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Last Updated: Tuesday, 12 September 2006, 12:44 GMT 13:44 UK
Diary: Siberia and climate change
David Shukman (BBC)
By David Shukman
BBC science correspondent

Scientists are warning that Siberia could be a far larger source of greenhouse gases than we had ever thought.

Follow my progress as I investigate this distant front-line in climate change.


Q: David, have you had the opportunity to ask the locals what they have noticed, and what they think about the increased temperatures and melting?
Kevin Zeller, Saint Louis, USA

Permafrost.  Image: Katey Walker / Nature
Riverbanks allow a good view of the permafrost under much of Siberia

I have had the chance, and the impact of the warming is becoming very noticeable to local people. In the regional capital, Yakutsk, I saw huge holes torn in major roads where the permafrost had melted.

I also saw an urgent effort to shore up a large office block in danger of collapse. Many other buildings have not been saved.

Curiously the people of Siberia have come to rely on the extreme winter cold. For example, the freezing of the rivers opens up transport routes. The recent warming and the prospect of that accelerating are serious challenges here.

Q: As the atmosphere warms, will we not see more and more rain in some places on this planet? As a result, won't more vegetation grow and will act as a balance because more green plants will absorb more CO2?
Nish, Washington DC, USA

Climate models predict that some areas will indeed receive more rain and that in some cases plant growth will benefit. But on balance, most studies point the other way. The rainfall may fall so heavily that it causes damage, or at the wrong times of the year.

Q: Have you seen any indication of the water level rising as you have been investigating the thawing of the permafrost?
Kirk Larsen, Ledyard, USA

Yes, Sergei Zimov, the director of the Northeast Science Station here at Cherskii, Siberia, tells me that he has observed a rise in water levels.

Ironically, the prestigious Permafrost Institute in Yakutsk suffered a major flood recently.

Studies show that the melting permafrost will increase the flows of the mighty Arctic rivers and that will have an impact on sea levels worldwide - not as much as the melting of ice sheets and major glaciers but significant nonetheless.

Q: Why is there not more focus on preserving tropical forests as a global warming countermeasure? After all, most studies suggest that this is a relatively inexpensive option that also has the added benefit of preserving biodiversity.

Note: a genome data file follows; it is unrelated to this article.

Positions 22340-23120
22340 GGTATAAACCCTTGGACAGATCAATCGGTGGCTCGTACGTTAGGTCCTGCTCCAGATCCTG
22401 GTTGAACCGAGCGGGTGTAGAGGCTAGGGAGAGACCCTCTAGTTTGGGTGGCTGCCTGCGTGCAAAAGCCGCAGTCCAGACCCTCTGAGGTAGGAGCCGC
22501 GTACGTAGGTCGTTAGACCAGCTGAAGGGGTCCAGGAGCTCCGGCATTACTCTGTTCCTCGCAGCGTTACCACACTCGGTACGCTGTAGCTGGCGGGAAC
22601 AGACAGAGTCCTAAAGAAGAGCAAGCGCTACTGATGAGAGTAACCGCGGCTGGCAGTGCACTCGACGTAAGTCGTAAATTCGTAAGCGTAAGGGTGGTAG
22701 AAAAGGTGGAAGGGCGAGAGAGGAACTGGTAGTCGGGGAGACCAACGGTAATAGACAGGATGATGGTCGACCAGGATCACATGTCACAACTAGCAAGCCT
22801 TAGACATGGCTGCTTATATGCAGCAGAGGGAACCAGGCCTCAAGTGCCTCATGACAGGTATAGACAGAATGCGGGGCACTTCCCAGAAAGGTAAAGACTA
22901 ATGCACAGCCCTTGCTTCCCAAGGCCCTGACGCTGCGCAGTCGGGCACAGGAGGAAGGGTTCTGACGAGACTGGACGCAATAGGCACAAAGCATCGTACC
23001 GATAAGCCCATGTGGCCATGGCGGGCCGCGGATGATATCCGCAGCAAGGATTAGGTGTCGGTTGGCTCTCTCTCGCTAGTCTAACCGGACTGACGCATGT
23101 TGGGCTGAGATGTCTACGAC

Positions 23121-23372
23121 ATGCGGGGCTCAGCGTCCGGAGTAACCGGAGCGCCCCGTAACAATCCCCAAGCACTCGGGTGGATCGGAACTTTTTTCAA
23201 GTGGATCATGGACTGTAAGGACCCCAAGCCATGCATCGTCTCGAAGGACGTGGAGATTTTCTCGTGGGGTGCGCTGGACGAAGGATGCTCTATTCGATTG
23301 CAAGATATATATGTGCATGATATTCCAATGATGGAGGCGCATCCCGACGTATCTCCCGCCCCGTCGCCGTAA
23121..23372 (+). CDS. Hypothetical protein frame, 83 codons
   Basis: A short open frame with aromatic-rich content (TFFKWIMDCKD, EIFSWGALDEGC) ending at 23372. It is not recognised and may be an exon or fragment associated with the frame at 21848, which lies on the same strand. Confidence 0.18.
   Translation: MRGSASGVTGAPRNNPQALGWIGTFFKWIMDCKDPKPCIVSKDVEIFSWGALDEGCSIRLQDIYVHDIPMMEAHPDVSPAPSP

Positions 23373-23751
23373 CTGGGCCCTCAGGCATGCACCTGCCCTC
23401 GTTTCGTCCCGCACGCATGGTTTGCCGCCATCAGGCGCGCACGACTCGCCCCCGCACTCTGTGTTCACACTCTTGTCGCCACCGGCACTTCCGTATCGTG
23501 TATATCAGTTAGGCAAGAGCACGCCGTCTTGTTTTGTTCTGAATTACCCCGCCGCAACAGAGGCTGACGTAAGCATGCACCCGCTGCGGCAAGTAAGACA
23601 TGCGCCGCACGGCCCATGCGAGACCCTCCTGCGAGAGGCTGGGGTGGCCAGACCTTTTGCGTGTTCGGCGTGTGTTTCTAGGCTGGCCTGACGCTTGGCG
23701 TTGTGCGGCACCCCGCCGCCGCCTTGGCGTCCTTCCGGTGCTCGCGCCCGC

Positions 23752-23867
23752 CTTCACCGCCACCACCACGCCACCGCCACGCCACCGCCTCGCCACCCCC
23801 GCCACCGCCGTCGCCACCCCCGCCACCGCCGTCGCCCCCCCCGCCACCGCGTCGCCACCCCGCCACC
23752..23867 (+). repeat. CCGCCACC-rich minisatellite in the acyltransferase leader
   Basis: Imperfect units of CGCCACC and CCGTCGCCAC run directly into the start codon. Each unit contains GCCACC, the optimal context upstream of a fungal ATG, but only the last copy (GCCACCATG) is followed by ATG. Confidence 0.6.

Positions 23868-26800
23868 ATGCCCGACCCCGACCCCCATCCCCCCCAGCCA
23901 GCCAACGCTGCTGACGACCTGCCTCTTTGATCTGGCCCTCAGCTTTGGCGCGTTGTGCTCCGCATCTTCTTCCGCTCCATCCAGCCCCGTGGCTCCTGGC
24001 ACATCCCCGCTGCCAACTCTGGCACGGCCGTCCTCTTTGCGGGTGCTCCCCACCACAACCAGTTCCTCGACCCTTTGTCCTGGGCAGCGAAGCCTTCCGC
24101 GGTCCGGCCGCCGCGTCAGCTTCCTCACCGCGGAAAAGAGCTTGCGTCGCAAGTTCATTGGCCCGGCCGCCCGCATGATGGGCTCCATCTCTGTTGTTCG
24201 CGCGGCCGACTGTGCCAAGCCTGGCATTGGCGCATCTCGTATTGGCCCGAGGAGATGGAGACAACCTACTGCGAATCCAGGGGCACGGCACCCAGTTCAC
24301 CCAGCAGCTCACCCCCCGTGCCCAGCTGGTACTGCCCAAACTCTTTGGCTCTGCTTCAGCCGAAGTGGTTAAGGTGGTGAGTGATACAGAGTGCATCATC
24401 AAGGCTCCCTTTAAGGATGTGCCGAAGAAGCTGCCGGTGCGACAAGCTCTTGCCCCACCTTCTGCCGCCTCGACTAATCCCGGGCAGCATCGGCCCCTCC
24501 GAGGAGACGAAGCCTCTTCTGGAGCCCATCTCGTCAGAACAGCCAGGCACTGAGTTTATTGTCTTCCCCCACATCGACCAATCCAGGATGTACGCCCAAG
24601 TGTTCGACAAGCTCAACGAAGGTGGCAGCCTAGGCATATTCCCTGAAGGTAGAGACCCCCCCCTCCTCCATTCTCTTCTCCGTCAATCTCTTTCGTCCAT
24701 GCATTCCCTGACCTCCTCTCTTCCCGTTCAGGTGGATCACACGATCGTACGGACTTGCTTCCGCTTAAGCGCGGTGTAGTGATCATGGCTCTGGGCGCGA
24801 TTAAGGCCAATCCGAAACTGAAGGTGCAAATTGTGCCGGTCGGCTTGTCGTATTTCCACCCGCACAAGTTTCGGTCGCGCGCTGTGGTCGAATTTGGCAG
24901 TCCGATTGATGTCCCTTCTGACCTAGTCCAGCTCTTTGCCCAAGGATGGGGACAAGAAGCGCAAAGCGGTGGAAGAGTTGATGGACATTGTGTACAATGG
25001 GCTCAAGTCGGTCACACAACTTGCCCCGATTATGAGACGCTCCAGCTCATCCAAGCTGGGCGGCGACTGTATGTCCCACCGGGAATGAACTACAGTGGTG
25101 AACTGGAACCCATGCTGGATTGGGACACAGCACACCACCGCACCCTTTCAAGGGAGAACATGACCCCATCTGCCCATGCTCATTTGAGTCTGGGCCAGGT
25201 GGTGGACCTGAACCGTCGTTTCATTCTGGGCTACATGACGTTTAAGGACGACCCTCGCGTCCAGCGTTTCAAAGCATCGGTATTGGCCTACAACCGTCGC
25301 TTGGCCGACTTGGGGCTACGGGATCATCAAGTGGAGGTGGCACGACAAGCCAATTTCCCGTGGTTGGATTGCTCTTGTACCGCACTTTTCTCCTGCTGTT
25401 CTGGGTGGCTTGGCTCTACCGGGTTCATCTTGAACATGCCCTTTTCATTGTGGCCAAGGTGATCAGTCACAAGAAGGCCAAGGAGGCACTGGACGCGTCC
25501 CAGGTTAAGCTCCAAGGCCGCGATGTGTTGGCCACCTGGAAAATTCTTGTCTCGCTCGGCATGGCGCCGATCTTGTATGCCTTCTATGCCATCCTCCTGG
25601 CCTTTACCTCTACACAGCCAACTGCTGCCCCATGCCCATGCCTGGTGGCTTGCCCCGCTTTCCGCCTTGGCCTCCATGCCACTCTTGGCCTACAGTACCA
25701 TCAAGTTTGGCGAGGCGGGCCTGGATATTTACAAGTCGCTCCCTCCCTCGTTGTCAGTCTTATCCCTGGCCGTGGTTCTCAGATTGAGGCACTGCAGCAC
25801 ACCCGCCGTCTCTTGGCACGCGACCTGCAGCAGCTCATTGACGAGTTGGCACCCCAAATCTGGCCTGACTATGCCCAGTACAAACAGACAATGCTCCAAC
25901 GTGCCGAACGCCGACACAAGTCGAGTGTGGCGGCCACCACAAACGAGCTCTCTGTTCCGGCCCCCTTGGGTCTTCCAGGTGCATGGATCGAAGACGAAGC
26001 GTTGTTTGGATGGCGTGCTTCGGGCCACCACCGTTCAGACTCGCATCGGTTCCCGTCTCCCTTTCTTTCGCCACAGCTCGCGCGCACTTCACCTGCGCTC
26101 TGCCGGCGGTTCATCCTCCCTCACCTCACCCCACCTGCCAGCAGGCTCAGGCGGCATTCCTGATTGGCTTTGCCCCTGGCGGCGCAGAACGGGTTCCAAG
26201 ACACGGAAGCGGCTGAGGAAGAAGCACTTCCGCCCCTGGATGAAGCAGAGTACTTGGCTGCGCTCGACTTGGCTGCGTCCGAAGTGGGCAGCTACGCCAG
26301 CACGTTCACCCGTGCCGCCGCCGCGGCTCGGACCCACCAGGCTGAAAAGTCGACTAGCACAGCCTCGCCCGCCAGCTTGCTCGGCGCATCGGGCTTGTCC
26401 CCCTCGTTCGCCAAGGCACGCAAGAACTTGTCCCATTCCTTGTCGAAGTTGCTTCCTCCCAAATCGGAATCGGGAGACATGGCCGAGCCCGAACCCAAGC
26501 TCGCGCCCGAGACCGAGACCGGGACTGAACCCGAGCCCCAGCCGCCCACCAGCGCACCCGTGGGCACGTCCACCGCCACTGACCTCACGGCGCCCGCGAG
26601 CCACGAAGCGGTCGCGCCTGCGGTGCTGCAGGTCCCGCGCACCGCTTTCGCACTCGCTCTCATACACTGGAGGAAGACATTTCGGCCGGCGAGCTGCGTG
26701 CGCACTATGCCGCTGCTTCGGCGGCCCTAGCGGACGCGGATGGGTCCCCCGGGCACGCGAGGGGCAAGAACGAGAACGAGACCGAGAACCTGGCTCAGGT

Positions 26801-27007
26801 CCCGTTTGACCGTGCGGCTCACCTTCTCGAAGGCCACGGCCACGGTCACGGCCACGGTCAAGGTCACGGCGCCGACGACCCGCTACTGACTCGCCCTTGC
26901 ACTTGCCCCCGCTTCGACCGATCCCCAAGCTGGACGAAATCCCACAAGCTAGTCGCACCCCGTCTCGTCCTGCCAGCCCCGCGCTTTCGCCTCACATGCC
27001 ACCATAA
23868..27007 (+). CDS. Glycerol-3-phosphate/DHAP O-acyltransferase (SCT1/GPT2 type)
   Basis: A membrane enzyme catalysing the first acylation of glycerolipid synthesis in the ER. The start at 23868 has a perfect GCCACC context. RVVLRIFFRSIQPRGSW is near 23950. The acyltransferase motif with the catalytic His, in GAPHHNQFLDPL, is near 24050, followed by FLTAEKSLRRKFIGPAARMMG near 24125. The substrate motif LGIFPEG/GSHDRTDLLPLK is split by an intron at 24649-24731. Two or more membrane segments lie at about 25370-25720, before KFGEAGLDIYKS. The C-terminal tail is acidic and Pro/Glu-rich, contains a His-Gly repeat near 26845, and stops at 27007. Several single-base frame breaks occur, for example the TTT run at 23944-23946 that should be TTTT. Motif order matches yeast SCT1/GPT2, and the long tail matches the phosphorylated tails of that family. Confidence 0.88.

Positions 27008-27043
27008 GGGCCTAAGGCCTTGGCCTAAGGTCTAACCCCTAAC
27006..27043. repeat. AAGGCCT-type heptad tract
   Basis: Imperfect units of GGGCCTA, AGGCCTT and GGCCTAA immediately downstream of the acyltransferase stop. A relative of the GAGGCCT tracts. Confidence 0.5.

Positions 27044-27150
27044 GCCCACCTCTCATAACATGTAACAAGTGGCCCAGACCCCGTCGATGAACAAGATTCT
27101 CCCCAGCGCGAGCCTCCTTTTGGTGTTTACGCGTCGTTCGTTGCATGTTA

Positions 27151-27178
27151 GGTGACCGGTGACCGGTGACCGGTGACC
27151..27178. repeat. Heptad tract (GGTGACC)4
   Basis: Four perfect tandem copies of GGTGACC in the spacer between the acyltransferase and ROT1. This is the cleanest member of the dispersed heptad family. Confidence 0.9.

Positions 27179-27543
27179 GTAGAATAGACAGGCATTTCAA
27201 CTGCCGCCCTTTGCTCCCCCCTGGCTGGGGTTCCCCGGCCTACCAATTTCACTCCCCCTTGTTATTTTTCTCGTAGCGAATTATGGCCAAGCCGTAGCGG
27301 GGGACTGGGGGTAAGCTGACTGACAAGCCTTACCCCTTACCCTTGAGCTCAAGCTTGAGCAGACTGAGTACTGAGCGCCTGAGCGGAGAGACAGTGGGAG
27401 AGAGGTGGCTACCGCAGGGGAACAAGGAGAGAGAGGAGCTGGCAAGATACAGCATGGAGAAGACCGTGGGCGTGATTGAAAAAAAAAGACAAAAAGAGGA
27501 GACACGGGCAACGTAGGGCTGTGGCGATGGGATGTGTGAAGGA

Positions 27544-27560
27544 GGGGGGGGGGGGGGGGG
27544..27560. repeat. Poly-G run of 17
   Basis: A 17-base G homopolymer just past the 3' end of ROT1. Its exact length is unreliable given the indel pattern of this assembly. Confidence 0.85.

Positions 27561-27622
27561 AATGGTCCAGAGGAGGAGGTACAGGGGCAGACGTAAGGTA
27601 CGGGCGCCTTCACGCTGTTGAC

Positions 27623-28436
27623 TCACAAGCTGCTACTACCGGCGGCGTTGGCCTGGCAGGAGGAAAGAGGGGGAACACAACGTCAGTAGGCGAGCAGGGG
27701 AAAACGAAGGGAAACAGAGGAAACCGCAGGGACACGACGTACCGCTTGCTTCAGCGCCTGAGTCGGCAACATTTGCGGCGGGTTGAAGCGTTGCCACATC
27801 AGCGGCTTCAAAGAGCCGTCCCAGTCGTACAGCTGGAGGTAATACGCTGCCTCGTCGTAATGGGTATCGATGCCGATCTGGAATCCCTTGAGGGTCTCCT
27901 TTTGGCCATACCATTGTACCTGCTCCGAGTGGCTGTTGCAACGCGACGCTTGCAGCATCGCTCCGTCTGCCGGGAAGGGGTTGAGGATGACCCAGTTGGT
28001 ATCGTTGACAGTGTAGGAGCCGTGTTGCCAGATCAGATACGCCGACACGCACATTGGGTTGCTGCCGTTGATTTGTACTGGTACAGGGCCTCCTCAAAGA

Kjetil Aasen, Oslo, Norway

It is a very relevant question because there are discussions about precisely this idea. I reported from the Amazon rainforest last month, and Brazilian officials were actively seeking international support and finance for the conservation of the forest.

Some experts hope that a mechanism may be found within the Kyoto Treaty. But, as I write this from Siberia, I am not as up to date on this as I should be.


We have got our passports back from the security service. They had taken them from us when we arrived on Friday.

It's a curious reminder of the unusual nature of this region.

In Cold War days it was closed to foreigners, and even now visitors like us need a permit to get in. Alaska is only a few hours' flight away and borders evidently remain a touchy subject, however friendly the neighbours are.

David Shukman travelling in a armoured personnel carrier (BBC)
Armoured personnel carriers make light work of the terrain
During breakfast, we hear more about the dark past of this area.

The rivers that we ourselves have travelled on were once used to transport prisoners to the Gulags. Some of the camps were on the coast of the Arctic Sea, about 80 miles (129 km) to the north, others were further south in the gold-mining region.

A lake that the scientists here have been studying recently - measuring emissions of greenhouse gases to assess the impact on climate change - was apparently once the scene of terrible brutality in the 1940s: a massacre of escaped inmates.

There is no trace of any of this now, but the remoteness of Cherskii is still a talking point. The capital is eight hours behind; internet access is by phone, and painfully slow.

Only a few ships make it here in the brief months when the ice breaks up. Flights are incredibly expensive and, with the runway out of action, the town has run out of its last stores of potatoes.

But the isolation encourages independence. Much of the excellent food we have eaten has been grown here on the science station - herbs, vegetables and fruit. Best of all was the roast moose.

Whatever Siberia was like in the past, we have rarely been so warm and well-fed.


Another first: caviar for breakfast, two big bowls of the stuff from local fish - no better start to the day.

Shukman at breakfast (BBC)
Caviar: an ideal way to start the day
Just as well, because once we're outside we make an amazing scientific discovery: that the insects of the Amazon jungle are amateurs compared with the mosquitoes, flies and gnats of a Siberian summer.

They don't last long but these Arctic antagonisers pack a lot of attitude into their brief lives.

No ear, mouth, nostril or eyeball is safe from them. Filming beside a lake turns into an aerobic session of desperate arm-waving.

Running would help but isn't possible while the ground is like marshland. Never mind what global warming might mean for the Arctic permafrost or glaciers: just imagine the boom-time it could bring for the insects.

And we're here at the tail-end of summer, when the buzzing onslaught is meant to be slackening.

Logs in water (BBC)
Logs in the water make for an exciting ride
We learn with particular interest how the first snows of insect-killing winter may be only a fortnight away. The only respite comes when our boat picks up speed and the wind saves us.

Today's journey involves an exhilarating ride along a maze of narrow rivers. Our host, Sergei Zimov, weaving a high-speed roller-coaster path, lurches round bends and swerves past logs that have drifted out from the banks.